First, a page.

The press night of Ladies Who Launch’s NEVER AGAIN: THE VOICES OF MARTIAL LAW opened with Erika Estacio’s Duyan Ka ng Magiting. It is an in-your-face one–act play that tells the life and times of four Martial Law victims.
Oftentimes, books and other materials would refer to the victims as collective, but Erika Estacio did well by zooming in on Edgar Jopson, Lorena Barros, Evelio Javier, and Macli-ing Dulag. By doing so, Estacio put faces on the martial law experience which made it more relatable, painful, and real.
The play opens with the four characters running across the stage in sheer terror and panic. Each of them stop to give their name, age, location of death, and how many bullets their bodies took which lead to their deaths. The play tells the tragic story of how and why they were killed.
While watching the performance, I couldn’t help but think that these were brilliant, idealistic, and sincere people who wished for nothing but good things for the Philippines. What a waste of lives by having them killed because they earned the ire of a dictator. The country could have benefited more if they’re still alive today.
Admittedly, I was shedding tears the whole time. I cried during Edjop’s story because he was killed in my hometown, Davao City.
When Edgar Jopson (played by Rence Aviles) recounted the day he was captured and shot in Skyline Subdivision, it felt real to me. I knew the area and I was there during the era in question. Skyline Subdivision used to be associated with happy memories of school bus rides and field trips, but after learning this story, I will never look at that place the same way again. I used to have happy memories growing up; but the reality is that the city I call home during that time was a site of torture and murder.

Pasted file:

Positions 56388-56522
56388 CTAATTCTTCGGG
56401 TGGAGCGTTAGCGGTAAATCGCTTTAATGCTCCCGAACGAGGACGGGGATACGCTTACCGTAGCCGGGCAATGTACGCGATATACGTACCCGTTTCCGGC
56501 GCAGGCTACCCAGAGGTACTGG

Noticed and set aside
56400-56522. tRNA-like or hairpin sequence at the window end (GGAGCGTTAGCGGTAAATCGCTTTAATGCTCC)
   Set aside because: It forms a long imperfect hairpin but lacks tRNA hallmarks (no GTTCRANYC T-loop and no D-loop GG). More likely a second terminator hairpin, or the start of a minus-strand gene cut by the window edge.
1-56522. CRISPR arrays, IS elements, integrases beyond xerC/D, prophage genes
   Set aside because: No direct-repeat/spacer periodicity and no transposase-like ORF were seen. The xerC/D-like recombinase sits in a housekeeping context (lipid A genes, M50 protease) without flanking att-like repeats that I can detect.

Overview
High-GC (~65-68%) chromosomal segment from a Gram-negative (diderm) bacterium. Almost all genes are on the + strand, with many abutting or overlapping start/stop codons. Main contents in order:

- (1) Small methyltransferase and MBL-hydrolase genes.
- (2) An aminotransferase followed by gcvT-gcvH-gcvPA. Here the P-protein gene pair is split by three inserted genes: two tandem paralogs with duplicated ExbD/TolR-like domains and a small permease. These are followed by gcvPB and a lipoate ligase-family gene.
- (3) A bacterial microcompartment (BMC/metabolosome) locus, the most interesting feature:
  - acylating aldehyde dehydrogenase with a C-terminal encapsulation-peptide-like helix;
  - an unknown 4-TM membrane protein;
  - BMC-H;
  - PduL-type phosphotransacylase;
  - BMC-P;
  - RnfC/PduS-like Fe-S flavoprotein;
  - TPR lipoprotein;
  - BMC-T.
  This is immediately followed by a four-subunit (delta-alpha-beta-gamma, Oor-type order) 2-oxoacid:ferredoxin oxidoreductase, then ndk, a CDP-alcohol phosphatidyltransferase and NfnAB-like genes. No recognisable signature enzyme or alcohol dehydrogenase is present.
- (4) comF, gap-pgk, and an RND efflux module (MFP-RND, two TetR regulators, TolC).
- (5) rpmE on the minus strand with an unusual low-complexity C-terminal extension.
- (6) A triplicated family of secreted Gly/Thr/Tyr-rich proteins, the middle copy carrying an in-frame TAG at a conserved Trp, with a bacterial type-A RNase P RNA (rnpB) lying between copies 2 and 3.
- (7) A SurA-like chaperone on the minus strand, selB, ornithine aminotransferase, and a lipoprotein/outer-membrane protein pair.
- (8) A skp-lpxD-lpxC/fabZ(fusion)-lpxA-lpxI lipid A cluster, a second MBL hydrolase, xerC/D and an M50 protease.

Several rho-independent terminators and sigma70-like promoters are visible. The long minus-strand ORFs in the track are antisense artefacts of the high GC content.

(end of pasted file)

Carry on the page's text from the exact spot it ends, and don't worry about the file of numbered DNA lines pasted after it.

I cried when the pregnant Lorena Barros was gunned down. Two lives lost in an instant. I cried when Evelio Javier was assassinated a few days before the start of the peaceful EDSA Revolution. I cried when Macli-ing Dulag, a Kalinga chieftain, was gunned down while he was sleeping just because he was protecting his people’s basic right to a piece of land by opposing the dictator’s plan of building a dam in their area.
Considering the tears shed, the play calls for a heavy heart and mind. The purpose, I believe, is to etch these stories in the audience’s minds so we don’t forget.
Edjop, Lorena, Evelio, and Macli-ing fell. Their blood was spilt. But because of their sacrifice and because of their story, the people rose up and fought the tyranny and oppression that was the Marcos regime. One of the most notable scenes in the play was when Lorena Barros kept saying “The new woman, the new Filipina, is first and foremost a militant.” The statement was true then, it still is applicable to Filipinos now.
Duyan ka ng Magiting is not just a play. It is a reminder and a call to action to never forget and to always be vigilant on all forms of attacks on our freedom.